How Ontario farmers take food safety on the road
When Dave Kranenburg heads to farmers’ markets he spends most of the time fretting.
Every hour in the sun means one less day his mushrooms will last and increases the chances that his coolers of poultry will defrost, so the owner of Kendal Hills Game Farm in Clarington, Ont. packs plenty of ice and pushes for a tent in the shade.
“My biggest stresses have always been on a hot day,” said Kranenburg, who hauls his fungi and fowl to four GTA markets every spring and summer.
“My biggest fear is someone getting ill from eating my food. It would be a huge blow.”
He and other farmers’ market vendors – often contending with no running water or electricity – are pros when it comes to spotting and mitigating food safety concerns. However, it’s a more tricky task for inexperienced shoppers that pack markets in the warm months and run the risk of getting ill if they buy something from the rare vendor that has accidentally mishandled food or not noticed a mishap.
Markets generally undergo at least one annual assessment from Toronto Public Health to identify such hazards, and vendors can seek food handler training from the city-run organization, which will investigate any suspected food-borne illnesses, outbreaks, complaints or recalls.
Spokesperson Sylvanus Thompson said in an email that TPH doesn’t offer specific tips around what farmers’ markets visitors should beware of, but pointed the Star towards general food safety awareness advice, including picking up frozen foods last and ensuring they are cold to the touch because warm temperatures give bacteria perfect conditions to grow.
Seth Goering of Forbes Wild Foods, whose business brings foraged and wild goods like fiddleheads, leeks and jams to the Sorauren and Trinity Bellwoods farmers’ markets, said his best advice is to ask questions about how something has been produced and what safety measures vendors are taking.
“They will either say something like, ‘this is my handwashing station’ or they’ll say ‘umm uh ah.’ If you get the ‘umm uh ah,’ you know to judge accordingly,” he said, noting he keeps maple syrup jugs filled with water at his station for keeping clean when he doesn’t have access to an onsite sink.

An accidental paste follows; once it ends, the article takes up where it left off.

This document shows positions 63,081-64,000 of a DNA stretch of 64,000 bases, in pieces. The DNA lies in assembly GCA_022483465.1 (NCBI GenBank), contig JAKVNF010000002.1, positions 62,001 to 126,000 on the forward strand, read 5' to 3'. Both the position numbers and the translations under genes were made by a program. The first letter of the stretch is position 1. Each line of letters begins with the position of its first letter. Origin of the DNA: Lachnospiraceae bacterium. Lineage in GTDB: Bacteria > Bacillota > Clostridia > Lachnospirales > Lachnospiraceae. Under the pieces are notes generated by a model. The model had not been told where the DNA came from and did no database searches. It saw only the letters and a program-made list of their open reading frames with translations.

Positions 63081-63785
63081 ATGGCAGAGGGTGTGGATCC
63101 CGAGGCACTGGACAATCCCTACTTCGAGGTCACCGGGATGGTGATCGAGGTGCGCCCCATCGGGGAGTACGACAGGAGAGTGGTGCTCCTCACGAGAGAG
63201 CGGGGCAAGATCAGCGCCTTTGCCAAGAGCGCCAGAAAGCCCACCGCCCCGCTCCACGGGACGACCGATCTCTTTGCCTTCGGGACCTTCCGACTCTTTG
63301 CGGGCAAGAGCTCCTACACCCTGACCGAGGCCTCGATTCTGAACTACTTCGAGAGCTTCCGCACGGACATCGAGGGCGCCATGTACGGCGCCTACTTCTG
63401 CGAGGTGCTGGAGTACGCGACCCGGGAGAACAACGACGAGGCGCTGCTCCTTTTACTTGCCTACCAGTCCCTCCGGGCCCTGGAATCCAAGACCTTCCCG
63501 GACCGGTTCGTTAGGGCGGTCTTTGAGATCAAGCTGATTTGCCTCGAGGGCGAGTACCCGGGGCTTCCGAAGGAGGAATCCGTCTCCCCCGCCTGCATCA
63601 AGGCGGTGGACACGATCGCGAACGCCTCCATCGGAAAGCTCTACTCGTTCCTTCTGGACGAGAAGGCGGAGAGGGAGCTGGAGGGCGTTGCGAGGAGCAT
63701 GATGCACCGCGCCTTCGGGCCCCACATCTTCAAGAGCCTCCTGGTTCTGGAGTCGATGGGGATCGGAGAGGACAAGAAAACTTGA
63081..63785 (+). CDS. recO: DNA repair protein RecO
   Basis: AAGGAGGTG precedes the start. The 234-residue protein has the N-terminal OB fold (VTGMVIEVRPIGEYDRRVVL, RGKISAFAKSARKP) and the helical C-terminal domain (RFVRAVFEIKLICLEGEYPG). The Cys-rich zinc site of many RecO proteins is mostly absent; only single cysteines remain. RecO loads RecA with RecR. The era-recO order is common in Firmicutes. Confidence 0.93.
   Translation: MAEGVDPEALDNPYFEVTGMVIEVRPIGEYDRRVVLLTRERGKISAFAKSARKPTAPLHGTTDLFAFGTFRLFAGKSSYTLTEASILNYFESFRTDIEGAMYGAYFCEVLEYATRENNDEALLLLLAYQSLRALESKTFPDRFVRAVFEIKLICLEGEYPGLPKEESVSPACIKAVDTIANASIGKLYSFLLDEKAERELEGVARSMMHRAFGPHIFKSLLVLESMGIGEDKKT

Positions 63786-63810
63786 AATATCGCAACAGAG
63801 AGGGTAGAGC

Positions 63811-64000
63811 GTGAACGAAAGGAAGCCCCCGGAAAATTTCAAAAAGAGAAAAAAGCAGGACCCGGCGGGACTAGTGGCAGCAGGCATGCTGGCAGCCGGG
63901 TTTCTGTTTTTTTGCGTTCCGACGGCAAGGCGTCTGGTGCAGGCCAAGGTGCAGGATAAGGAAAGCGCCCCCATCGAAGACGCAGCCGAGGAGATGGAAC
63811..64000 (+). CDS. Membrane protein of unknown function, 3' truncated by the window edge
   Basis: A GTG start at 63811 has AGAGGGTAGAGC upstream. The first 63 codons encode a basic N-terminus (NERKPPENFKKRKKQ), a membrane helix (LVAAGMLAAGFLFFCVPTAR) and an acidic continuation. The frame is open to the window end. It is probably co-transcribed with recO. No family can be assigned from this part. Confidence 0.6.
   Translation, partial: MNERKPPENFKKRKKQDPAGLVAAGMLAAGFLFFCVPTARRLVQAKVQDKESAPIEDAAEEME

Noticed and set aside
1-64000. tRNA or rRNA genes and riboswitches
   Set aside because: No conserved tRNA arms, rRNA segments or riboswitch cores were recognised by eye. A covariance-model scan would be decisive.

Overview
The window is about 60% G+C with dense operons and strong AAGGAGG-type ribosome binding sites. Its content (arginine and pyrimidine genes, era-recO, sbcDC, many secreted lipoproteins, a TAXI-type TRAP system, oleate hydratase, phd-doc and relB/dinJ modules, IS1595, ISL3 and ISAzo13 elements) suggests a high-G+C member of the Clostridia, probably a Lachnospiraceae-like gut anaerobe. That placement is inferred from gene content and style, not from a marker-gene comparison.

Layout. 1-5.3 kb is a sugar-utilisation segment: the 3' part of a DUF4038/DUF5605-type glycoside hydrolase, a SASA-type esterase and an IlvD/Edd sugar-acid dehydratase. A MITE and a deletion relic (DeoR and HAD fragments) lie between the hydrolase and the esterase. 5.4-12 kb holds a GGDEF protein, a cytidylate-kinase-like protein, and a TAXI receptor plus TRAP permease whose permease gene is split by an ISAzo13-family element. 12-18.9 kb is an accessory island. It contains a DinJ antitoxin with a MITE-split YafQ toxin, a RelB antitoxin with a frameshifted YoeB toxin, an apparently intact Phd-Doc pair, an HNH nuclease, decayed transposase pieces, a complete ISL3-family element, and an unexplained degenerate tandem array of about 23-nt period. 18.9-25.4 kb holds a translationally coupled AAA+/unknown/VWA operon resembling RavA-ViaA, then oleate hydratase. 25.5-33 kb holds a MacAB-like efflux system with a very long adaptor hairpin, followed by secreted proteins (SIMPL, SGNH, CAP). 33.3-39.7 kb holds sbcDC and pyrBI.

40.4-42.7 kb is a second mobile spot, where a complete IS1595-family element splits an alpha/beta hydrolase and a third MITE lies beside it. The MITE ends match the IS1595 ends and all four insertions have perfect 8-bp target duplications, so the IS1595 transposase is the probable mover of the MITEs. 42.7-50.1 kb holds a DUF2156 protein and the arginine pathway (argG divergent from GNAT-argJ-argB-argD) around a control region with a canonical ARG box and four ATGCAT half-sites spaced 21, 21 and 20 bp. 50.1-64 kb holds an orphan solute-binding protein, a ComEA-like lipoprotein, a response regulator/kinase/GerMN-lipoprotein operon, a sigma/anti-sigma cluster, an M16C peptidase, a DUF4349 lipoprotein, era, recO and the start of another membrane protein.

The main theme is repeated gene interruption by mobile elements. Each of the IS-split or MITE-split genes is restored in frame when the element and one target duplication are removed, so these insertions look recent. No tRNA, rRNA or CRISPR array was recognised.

“Every once in awhile you will get someone who doesn’t know what they are doing, but people will call them on it pretty quick.”
Beyond asking questions you can also glean some trustworthiness from looking for signs or products stamped with certifications, though experts say not all farmers will seek certifications because they can be costly.
One that Kranenberg does however advise market goers look out for is the My Pick logo. It denotes that Farmers’ Markets Ontario has visited the vendor’s farm and verified not only that the farm is local, but that what they’re selling was also produced there.
Those buying meat at a market, he said, should also be on the lookout for labels and stamps that verify the animal was killed or butchered at a provincially-inspected slaughterhouse.
The lids of meat coolers can also reveal a lot too.
“You shouldn’t be seeing these things in really dirty, grimy conditions,” Kranenberg said.
But dirt isn’t always a warning sign.
“The good farmers will have ugly potatoes and carrots and cover their coolers in mud,” Goering said.
“If you see (potatoes and carrots) all washed and shiny, the shelf life on those is about half of the ones that are still carrying around globs of dirt.”
For Sophie Burova, the owner of Proton Station, Ont.-based Secret Lands Farm, discerning which vendors take food safety most seriously starts with their hands.
She recommended looking out for which booths have handwashing stations – a key tool in the fight against spreading germs – and said shoppers should watch a vendor’s glove use carefully.
“I am using so many gloves when I am serving… because I take a new pair when I serve each new person,” she told the Star over the phone, as she served up some of her cheeses, kefirs and lamb sausages at an event.
“If you are wearing gloves, it shows that you are protected for you and for your customers.”
Like Goering, she believes the best thing farmers’ market guests can do is ask lots of questions. She’s always happy to tell them about her food handler’s certification or show them her glove stash.
“How you are taking care of food is very important,” she said. “At a farmer’s market, it is not always easy to do, but you must because we are responsible for people’s health.”
To find an Ontario farmers’ market near you, go to farmersmarketsontario.com/find-a-farmers-market/
Tara Deschamps is a Toronto-based journalist and a freelance contributor for the Star. Follow her on Twitter: @tara_deschamps